A Tribute to Mom on Mother's Day - FineCooking.com

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A Tribute to Mom on Mother's Day

I tinker with the add-ins, but the ingredients are the same as Moms recipe, just flour, sugar, heavy cream, and baking powder.

I tinker with the add-ins, but the ingredients are the same as Mom's recipe, just flour, sugar, heavy cream, and baking powder.

  • I tinker with the add-ins, but the ingredients are the same as Moms recipe, just flour, sugar, heavy cream, and baking powder.
  • Tabbouleh isnt your typical kid-food, but my mom had the wisdom to share it with me anyway.
  • Your basic sofrito includes onions, peppers, garlic, cumin, oregano, tomato sauce, dry cooking wine, and a bay leaf.

By Fine Cooking Editors, editor

May 3rd, 2010

There’s just something about Mom’s cooking, it seems, so on Mother’s Day, we like to give a shout out to our moms to thank them for nurturing our culinary curiosities, encouraging us to try new foods and master old recipes, and of course, for a lifetime of her secret ingredient, that intangible spice she put into every dish she served. Thanks, Mom.

***
When my mom taught me to bake scones in high school, I remember my amazement that just flour, sugar, heavy cream, and baking powder could be transformed into a light, towering wedge of goodness. No eggs or other fat needed? These scones seemed to defy the baking rules I thought I knew.

Although I’ve tinkered with Mom’s cream scone recipe over the years, adding crystallized ginger, dried fruits, and other flavorings, the magic of this formula is its simplicity. A lesson I remind myself repeatedly when cooking up a project in the kitchen.
—Lisa Waddle, managing editor

Mom's scone recipe couldn't be simpler—or more perfect.   The hard part: letting the scones cool.

***
I had to laugh a couple of months back when we decided to feature electric skillets in one of our “Test Drive” columns (Feb/Mar 2010). These handy appliances are back in a big way, and we wanted to help readers shop for the best choices. I’m still debating whether or not I want one, a. because cupboard space is tight, and b. because my mom was the master of the electric skillet. She could make everything from spaghetti to pot roast to pancakes in her ever-handy electric skillet; I will surely never be as adept or successful as she was. Except for pancakes: She made amazing little pancakes, thin and crisp around the edges, swimming in butter, never maple syrup. She may not know this, but I think my pancakes may rival hers, and I’m a master at making them in shapes, Disney characters included. But Mom, I’ll never make a plate of spaghetti as good as yours.
—Laurie Buckle, editor

***
I have my mother’s little recipe-filled wooden box that she created for a high school home economics class in the 30s. She got an A. I never make any of those recipes, but I like having them. I have other recipes of hers, too, that I do use from time to time. But what I really learned from Mother, and it was by osmosis more than anything, is that you cook for your family every day. It doesn’t have to be fancy, but it should taste good, look appealing, and be good for you. I tried to stick to that philosophy while my children were growing up, and now I see my daughter carrying it on for another generation. It’s the best kind of tradition.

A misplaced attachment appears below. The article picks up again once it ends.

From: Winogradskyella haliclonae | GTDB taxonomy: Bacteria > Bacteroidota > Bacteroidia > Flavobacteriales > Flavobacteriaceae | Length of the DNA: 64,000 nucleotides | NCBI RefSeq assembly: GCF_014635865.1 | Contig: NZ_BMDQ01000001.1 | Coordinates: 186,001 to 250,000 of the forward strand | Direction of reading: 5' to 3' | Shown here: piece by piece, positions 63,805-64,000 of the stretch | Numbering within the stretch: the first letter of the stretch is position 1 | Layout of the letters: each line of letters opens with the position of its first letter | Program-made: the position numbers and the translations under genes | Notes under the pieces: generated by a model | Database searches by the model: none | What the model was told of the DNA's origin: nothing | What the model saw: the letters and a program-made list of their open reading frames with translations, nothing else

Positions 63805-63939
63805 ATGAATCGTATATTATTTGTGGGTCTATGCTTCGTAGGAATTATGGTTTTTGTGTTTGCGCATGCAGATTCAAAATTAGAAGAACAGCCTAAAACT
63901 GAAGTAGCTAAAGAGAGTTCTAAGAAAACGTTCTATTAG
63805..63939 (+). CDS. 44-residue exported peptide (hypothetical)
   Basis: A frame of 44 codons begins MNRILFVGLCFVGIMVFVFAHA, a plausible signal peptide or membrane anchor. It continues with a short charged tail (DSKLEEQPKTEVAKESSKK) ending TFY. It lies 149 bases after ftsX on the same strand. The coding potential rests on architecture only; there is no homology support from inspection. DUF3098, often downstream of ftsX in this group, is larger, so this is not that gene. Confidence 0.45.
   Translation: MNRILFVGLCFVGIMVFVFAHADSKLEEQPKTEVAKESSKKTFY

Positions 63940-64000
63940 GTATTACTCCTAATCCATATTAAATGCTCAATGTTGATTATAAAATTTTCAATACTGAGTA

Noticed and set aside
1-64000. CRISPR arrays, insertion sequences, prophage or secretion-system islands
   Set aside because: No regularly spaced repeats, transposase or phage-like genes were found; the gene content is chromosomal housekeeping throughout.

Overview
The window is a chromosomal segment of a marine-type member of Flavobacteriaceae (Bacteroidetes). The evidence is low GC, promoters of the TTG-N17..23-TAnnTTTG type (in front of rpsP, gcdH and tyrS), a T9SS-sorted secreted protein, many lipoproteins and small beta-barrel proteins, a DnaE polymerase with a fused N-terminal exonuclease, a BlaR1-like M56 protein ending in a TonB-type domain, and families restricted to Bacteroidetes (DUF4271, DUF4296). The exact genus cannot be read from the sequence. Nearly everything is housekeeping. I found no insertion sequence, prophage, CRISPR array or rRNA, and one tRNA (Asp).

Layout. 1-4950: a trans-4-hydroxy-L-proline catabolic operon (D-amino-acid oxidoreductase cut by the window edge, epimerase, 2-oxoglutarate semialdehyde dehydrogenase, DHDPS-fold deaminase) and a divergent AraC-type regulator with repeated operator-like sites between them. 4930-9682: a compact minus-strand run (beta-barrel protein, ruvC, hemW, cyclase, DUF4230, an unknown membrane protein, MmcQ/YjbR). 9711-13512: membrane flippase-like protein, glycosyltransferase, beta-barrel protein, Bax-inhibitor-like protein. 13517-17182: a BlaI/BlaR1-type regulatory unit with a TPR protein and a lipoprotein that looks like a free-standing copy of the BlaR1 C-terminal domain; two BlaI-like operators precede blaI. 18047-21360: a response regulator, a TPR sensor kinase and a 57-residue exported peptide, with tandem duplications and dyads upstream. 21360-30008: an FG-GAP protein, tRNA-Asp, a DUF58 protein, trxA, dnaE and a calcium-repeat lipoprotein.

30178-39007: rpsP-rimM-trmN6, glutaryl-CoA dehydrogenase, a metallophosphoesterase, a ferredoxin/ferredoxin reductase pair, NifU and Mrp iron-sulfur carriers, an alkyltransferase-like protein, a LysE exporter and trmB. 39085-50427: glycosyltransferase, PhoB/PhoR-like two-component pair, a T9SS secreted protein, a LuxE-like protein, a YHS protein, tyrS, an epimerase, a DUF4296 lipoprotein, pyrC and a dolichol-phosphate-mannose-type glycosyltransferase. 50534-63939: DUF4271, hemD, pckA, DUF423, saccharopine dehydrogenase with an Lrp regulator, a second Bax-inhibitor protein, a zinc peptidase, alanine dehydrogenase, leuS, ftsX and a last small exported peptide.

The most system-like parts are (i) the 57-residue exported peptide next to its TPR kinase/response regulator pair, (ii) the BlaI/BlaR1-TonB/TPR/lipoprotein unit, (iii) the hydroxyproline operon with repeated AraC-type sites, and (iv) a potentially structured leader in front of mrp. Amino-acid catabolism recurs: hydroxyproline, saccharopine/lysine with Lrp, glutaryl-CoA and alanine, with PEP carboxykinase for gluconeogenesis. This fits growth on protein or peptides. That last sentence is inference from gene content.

—Enid Johnson
, senior copy/production editor

posted in: Blogs, Mother's Day
Comments (5)

elizh writes: I tried the cream scones recipe this weekend, with dried cranberries and almonds. Delicious and SO easy! Posted: 2:20 pm on May 17th

annsw writes: Mom was a self taught cook - and from cookbooks. I was lucky to have learned alot of her little ways of doing things in the kitchen before she died. I remember her always being able to have everything done at the same time - even if it was for a party of 30 or more. Amazing - and even though she was from Finland, she made the best Lasagne - Italian approved! Posted: 5:44 pm on May 7th

LisaWaddle writes: Good eye, KellySusan. I forgot to put the icing in my recipe (that's another one of my additions to my mom's basic recipe.) I just made a simple icing of confectioners' sugar, almond extract, and a little milk.
As for best dried fruits: I've used dried blueberries, crystallized ginger, dried cherries, dried cranberries, raisins, all with good results. Chopped up dried apricots would be good, too. I think you could use a combo of whatever is your fave.
Let me know how yours come out! Posted: 9:57 am on May 7th

KellySusan writes: Do these scones have a light frosting on top or is that just the cream...also which dried fruits work best with this recipe. Can't wait to try it...thinking of dried cranberries with it... thanks kelly Posted: 7:09 pm on May 6th

ggearity writes: Ever since I can remember, I've been resistent to cooking... I think my most potent memory of cooking was when I put a whole bowl of sugar in the box of Corn Flakes, and I couldn't understand why my mom had to throw it away. As a teenager I used to bust out the 'Betty Crocker', scoff at something that took longer than 30 minutes to make, and microwave some pizza rolls instead. My mom would roll her eyes at me (did she learn that from me?) and explain that I was fully capable of doing it if I would just TRY.
I'm so proud of my mom for what she has accomplished from her humble beginnings, in cooking and in life, and I have since made a stronger effort to resist my cooking-apathy by getting my hands dirty -and delicious- again. My most successful attempt? Irish Soda Bread...simple, from a cookbook, and completely UN-memorized. I, too, can read, can't I? -Genevieve Gearity Posted: 3:36 pm on May 4th

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